James Bond's first openly gay character reveal in No Time to Die made me tear up

The 25th Bond film introduces the franchise's only explicitly queer character -- and a protagonist at that.

Daniel Golson Former social media editor
4 min read

We stan.


James Bond is no doubt one of the most macho movie franchises of all time, but from the moment I saw Goldeneye as a little gay kid at a friend's house, I was hooked. The titular spy is usually a smooth-talking womanizer, a hot straight dude who beats people up and drives awesome cars. But Bond movies also feature badass and fabulous women, tons of drama and some serious emotional moments -- exactly what a little gay kid wants.

Daniel Craig's turn as Bond has shaken things up, seriously modernizing the franchise in terms of both style and story. No Time to Die is the 25th official Bond movie and Craig's last -- and it introduces the franchise's first out gay character in a moment that got me emotional.

Note: One light spoiler ahead.


The good kind of uninvited houseguests.


About halfway through the film, Bond and Moneypenny (Naomie Harris) show up at Q's house unannounced to do some secret planning outside of MI6's purview. Before they arrive, we get a quick montage of Q (Ben Whishaw) preparing a romantic dinner for two while wearing an apron, and his visible excitement at the doorbell ringing turns to annoyance when he sees who's actually at the door.

When Bond and Moneypenny see the set table and cooked dinner, Q says, "He'll be here in 20 minutes," after implying that this is the first time he's had his date over. That "he" is what really got me. It's the first time ever in a James Bond movie that a character has been explicitly gay, and it's actually acknowledged out loud, no less. It's a bit of a throwaway line, and Bond and Moneypenny don't even react -- instead they start drinking Q's wine and making fun of his hairless cat.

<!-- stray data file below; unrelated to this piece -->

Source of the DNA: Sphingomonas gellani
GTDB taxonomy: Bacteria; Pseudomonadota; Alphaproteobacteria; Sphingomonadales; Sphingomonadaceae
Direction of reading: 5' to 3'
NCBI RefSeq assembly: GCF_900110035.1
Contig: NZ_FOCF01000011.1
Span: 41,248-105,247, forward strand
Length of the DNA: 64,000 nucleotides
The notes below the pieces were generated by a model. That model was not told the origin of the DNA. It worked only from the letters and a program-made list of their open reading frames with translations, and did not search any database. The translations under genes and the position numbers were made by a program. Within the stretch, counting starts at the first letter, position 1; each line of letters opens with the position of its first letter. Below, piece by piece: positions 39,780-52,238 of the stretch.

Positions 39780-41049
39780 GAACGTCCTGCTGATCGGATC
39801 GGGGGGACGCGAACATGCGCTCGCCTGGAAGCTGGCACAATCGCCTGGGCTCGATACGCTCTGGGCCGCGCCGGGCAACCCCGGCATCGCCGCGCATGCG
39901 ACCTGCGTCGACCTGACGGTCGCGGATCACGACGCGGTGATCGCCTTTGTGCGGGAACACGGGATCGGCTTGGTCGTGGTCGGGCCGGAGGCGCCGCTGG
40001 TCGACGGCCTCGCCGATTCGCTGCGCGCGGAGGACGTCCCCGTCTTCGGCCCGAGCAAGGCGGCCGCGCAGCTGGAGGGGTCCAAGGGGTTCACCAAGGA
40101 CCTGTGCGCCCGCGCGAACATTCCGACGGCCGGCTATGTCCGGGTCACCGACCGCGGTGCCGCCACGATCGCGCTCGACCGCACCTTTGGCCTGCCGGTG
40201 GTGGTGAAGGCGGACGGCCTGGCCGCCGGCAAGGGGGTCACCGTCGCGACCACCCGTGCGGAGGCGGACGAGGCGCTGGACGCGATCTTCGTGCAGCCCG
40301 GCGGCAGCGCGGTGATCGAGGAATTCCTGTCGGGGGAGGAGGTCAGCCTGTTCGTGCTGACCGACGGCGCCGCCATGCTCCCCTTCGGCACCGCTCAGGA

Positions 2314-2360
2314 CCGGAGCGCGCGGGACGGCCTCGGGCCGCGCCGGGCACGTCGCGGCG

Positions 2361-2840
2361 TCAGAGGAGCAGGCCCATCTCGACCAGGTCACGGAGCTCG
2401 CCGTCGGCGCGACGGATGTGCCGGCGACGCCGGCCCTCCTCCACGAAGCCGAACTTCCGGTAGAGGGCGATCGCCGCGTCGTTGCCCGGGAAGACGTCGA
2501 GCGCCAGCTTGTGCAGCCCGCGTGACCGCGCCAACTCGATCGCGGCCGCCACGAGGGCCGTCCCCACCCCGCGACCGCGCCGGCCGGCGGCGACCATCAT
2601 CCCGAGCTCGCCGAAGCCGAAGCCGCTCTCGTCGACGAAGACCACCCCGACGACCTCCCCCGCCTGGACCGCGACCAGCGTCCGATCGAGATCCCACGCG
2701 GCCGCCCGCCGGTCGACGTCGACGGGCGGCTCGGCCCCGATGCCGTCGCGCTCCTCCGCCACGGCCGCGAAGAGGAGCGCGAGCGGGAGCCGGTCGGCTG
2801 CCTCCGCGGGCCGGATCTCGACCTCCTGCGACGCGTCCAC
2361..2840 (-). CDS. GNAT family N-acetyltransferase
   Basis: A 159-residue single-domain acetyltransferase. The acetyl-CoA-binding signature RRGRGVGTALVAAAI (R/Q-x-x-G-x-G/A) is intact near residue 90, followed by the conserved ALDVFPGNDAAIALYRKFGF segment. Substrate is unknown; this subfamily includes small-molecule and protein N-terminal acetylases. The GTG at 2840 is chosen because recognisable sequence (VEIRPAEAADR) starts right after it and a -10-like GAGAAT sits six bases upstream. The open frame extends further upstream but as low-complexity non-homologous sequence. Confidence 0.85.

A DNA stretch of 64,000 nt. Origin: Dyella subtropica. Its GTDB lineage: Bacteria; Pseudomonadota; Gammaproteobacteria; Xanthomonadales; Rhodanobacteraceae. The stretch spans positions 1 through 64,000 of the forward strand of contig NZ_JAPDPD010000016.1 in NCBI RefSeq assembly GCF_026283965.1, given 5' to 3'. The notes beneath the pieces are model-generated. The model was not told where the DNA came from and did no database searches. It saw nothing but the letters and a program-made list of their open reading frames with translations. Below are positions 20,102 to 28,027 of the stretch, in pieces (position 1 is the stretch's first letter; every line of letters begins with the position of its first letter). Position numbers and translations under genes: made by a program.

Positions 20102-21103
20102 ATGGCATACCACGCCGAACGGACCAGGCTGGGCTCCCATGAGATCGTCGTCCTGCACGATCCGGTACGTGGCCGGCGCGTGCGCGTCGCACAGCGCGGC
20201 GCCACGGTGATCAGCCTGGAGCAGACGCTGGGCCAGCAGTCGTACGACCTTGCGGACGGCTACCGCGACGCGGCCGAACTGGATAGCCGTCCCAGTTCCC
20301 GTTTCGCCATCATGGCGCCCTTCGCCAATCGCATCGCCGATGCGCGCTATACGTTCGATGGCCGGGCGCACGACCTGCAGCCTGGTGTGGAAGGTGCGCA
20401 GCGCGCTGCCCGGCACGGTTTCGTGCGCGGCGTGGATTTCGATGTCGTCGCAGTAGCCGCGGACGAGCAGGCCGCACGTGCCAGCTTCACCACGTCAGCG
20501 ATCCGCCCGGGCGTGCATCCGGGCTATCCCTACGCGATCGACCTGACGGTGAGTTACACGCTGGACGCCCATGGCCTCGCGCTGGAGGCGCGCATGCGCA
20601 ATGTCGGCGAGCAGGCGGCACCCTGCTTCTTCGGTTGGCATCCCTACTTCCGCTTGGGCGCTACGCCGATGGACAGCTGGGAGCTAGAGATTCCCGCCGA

Q's identity isn't played up as a major moment or revelation. It felt natural and was something the other characters seemingly already knew about. I think that's what made the impact even more profound for me: It didn't seem like pandering or fan service when it easily could have. I found myself tearing up, and I know I'm far from the only queer Bond fan that the moment had an effect on. Sure, it's minor in terms of representation, but it's something my younger self never imagined would actually happen.


Give Ana de Armas an action franchise, stat.

Nicola Dove/MGM

This isn't to say there haven't been implied queer characters or super gay moments before. Diamonds Are Forever's Mr. Wint and Mr. Kidd are definitely a couple, holding hands and finishing each other's sentences. In Skyfall, Bond and villain Silva (Javier Bardem) have a homoerotic interrogation scene -- and don't even get me started on the naked torture sequence in Casino Royale. Hell, Blofeld even dressed in drag in Diamonds Are Forever.

But pretty much all of those characters and moments have been villainous, stereotypical or only hinted at -- or a combination of the three. Having a main supporting character be openly gay in a franchise like Bond is a big deal, made better by the fact that Whishaw is gay himself. And because Q appears in every Bond movie and is sometimes played by the same actor even when Bond is recast, Whishaw's gay Q could appear in future Bond movies.

Watch this: We got to drive 007's Aston Martin DB5 from upcoming Bond film No Time To Die

Plus, No Time to Die is just one of the campiest and gayest James Bond movies ever. Craig wears super-tight and short swim trunks in multiple scenes -- a callback to Casino Royale's iconic beach moment -- and we even get a naked shower scene. Co-writer Phoebe Waller-Bridge's influence is all over the script, especially in the quips that are a departure from the other Craig movies. Ana de Armas' cocktail-chugging character Paloma is instantly iconic, exactly what gays want from a Bond girl: beautiful, funny and just plain badass. Léa Seydoux gives an award-worthy, emotional performance as Dr. Madeleine Swann, with tons of scenes of her crying and/or screaming while looking absolutely fabulous. And I'd be remiss to not mention Lashana Lynch's excellent portrayal of the new 007, Nomi, who absolutely deserves a spinoff.

It's clear that Cary Joji Fukunaga wanted to take risks with No Time to Die, from the styling and direction to the storyline and performances. The movie throws back to On Her Majesty's Secret Service, the strange one-off starring George Lazenby that's my personal favorite of the whole franchise. And it's setting up the franchise for the possibility of a James Bond that doesn't fit the traditional straight white male archetype. While I doubt we'll see a gay James Bond anytime soon, the hope of more progressive stories and character representation has me excited for what comes next.

No Time To Die was released Sept. 30 in the UK and Oct. 8 in the US. It'll be released in Australia on Nov. 11.

James Bond Movies Ranked, From Sean Connery to Daniel Craig

See all photos